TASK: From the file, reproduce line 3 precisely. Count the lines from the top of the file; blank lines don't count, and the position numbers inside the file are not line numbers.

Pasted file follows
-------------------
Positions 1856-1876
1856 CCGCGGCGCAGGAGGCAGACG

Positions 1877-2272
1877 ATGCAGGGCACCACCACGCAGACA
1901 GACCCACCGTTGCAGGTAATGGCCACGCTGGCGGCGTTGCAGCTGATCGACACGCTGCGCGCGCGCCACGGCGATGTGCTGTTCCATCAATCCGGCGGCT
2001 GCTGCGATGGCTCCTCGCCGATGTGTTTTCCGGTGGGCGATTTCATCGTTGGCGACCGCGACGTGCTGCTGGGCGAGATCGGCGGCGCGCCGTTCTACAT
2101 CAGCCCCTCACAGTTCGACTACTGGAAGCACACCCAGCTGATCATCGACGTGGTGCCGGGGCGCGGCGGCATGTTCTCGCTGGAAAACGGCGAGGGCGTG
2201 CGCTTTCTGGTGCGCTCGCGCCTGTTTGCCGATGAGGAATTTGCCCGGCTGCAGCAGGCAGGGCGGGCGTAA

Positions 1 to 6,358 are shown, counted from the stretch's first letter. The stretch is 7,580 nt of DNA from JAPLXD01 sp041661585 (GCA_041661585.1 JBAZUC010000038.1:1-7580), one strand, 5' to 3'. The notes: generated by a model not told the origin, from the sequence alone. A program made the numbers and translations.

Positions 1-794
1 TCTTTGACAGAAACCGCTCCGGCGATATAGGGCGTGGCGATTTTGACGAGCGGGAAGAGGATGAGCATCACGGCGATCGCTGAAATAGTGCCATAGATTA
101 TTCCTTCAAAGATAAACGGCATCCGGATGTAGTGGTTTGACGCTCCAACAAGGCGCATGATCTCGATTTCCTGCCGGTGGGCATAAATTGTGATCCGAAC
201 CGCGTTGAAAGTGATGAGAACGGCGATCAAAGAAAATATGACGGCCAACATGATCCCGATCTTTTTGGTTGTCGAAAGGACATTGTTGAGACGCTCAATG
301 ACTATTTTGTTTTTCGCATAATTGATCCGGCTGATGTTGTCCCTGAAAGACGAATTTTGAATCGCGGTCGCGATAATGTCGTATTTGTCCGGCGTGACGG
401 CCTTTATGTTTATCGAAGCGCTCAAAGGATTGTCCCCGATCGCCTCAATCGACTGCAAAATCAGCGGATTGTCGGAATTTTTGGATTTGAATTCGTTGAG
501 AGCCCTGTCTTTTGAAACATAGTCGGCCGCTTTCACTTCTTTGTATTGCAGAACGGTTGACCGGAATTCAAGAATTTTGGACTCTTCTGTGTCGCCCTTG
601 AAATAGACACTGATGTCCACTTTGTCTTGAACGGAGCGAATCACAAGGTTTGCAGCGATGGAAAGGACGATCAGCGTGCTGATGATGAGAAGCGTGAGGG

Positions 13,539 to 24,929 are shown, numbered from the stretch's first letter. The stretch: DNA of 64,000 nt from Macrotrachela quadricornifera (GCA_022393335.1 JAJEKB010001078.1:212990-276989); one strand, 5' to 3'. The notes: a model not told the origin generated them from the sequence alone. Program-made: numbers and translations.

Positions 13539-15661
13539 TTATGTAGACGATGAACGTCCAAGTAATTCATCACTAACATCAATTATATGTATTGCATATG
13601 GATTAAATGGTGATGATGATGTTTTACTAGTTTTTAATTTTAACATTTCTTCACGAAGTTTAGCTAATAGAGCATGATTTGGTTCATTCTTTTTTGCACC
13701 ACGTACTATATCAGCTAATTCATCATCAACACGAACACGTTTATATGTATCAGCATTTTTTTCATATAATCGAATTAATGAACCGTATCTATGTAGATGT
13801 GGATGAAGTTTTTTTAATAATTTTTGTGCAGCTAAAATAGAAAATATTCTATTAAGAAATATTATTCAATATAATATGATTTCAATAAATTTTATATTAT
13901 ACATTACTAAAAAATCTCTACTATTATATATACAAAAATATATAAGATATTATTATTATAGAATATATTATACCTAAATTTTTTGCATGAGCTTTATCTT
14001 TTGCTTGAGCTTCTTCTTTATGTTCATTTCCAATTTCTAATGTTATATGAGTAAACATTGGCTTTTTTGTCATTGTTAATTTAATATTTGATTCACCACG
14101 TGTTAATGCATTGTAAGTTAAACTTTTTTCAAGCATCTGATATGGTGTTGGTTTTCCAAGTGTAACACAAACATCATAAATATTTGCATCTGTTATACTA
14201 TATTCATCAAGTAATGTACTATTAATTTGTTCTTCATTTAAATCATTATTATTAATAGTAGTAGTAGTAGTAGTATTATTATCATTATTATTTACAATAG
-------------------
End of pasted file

Positions 1877-2272